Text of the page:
b) Action plan
A way to control time and cost on all projects is with project management. Although there are many variables in litigation, good planning and follow-up can help tremendously in controlling things and raising your chances of success. You simply will not leave your case with your lawyer and turn your back. Good practice requires that your lawyer explains in detail the type of case that he will file, the evidence required, the challenges ahead, and the overall strategy pursued to win the case and collect. You can complement this effort by trying to gain a basic knowledge of the legal landscape in Mexico, including the different proceedings available and the stages to reach a judgment. While you are not expected to become an expert, the effort to gain just basic knowledge will pay dividends when teaming up with your lawyer in setting up the best strategy.
Finally, a good strategy to discuss with your lawyer to keep costs under control is the exit strategy. Many times, you will not be convinced about litigation, or you will not have the resources to pay long litigation. If this is the case, but you still want to try a strong action to see if you can get a reaction from your debtor, all while keeping your costs down, discuss with your attorney an exit strategy. There might be a possibility of filing preliminary actions or going through the preliminary stages of a criminal or civil action without the risk of having to pay court costs. There are different possibilities out there, all of which will depend on the creativity of your legal team, under your approval and supervision.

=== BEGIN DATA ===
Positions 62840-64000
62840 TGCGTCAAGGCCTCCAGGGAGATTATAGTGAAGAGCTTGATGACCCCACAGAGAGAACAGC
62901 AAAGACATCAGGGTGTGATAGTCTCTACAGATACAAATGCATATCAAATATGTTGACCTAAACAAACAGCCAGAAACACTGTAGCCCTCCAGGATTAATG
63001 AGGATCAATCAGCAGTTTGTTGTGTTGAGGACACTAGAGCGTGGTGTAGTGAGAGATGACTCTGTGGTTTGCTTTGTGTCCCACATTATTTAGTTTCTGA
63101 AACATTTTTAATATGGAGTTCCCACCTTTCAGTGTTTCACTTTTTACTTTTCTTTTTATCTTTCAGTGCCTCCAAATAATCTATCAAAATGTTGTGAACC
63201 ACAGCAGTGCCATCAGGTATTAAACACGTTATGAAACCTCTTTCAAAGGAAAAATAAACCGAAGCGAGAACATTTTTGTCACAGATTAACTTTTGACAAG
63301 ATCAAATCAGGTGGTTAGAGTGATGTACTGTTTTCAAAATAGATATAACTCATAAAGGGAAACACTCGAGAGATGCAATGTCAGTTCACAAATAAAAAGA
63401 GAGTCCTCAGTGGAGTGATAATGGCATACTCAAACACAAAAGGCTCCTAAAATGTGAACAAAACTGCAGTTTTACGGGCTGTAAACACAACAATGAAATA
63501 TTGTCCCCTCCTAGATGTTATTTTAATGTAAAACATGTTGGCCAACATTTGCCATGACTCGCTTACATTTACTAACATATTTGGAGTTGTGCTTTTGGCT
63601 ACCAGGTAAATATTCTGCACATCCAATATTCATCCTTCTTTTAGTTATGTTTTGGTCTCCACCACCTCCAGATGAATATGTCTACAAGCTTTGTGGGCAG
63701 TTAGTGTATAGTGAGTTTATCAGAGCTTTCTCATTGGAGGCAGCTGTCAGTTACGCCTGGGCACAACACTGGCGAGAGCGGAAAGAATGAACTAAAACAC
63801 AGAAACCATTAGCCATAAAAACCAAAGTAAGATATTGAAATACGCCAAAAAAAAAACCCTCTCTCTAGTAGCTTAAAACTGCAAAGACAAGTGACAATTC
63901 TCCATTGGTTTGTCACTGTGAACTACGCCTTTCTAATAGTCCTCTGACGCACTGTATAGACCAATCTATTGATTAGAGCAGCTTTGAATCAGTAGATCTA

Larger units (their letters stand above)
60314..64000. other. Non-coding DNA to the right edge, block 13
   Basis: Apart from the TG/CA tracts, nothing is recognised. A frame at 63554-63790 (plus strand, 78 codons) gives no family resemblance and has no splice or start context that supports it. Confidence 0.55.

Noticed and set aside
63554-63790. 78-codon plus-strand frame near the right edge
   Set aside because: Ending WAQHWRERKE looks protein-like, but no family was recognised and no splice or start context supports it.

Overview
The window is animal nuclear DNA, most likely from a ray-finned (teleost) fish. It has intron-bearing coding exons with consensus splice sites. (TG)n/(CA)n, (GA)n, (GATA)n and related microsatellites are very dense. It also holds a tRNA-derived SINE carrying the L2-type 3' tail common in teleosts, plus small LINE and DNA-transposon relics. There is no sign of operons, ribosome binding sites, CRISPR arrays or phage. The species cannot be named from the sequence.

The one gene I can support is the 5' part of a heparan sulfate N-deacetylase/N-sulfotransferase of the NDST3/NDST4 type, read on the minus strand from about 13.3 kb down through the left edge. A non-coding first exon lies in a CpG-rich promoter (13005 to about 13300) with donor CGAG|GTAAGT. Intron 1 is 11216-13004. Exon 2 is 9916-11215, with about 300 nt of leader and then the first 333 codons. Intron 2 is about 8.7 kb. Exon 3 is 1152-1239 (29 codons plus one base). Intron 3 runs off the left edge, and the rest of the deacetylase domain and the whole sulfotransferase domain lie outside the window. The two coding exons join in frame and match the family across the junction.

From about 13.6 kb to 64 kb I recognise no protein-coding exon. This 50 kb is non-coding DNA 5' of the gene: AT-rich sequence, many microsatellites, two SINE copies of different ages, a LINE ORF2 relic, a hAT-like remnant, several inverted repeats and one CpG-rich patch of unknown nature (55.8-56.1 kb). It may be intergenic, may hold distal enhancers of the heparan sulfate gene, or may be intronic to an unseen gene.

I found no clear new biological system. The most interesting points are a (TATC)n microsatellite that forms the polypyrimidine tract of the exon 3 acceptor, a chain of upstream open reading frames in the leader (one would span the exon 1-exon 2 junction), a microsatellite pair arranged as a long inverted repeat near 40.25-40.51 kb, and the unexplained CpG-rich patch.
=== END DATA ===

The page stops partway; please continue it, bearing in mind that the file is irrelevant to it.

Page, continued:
c) Who makes the decision?
In the movie The Rainmaker, attorney Deck Shifflet (Danny DeVito) is teaching the young lawyer Rudy Baylor (Matt Damon) the tricks of the trade. After Rudy complains of that day’s lesson being blatant ambulance-chasing, Deck objects: “who cares? There’s a lot of lawyers out there, it’s a marketplace, it’s a competition.” This scene illustrates a reality out there: that some lawyers may try to sell their services hard and will often make recommendations for legal action when all facts point in another way. This is especially the case when the lawyer is looking to work under hourly or fixed fees and is not willing to share the risk through contingency fees. Don’t get confused. While you are not a legal expert, it only takes knowledge of the issues raised here and good common sense to make a sound decision on whether to litigate or not. You will of course seek guidance from your local attorney, but the decision lies with you, not with him. Have the attorney provide all the information required, ask a lot of questions, and then come up with a sound business decision of your own.
Not all claims are candidates for litigation in Mexico. Thus, you have to be diligent enough to avoid throwing good money after bad. Discard those small claims that have no collateral or other security (such as pagarés) and that will not pay for good legal representation while returning a profit. With all larger claims do your due diligence to make sure that there are no unreasonable risks that will seriously put in jeopardy your collection, or that will result in unreasonable delay or cost. Once you have found the good candidates, make sure that you find the right partner that will share at least some of the risk of litigation, and put a game plan in place to reduce the remaining risk to the extent possible. Finally, keep good communication with your attorney to make sure that your plan is on track, and adjust whenever necessary to avoid any surprises.
While it is sad to write off a debt and accept the loss, it is a lot better than pursuing a cause that is doom for failure and that adds additional loss in money, time, and energy, aside from stress. You should now direct your efforts at building a system that will prevent or reduce future write-offs as reasonably possible, and on reinforcing litigation for those good quality claims that have their chance of success in court.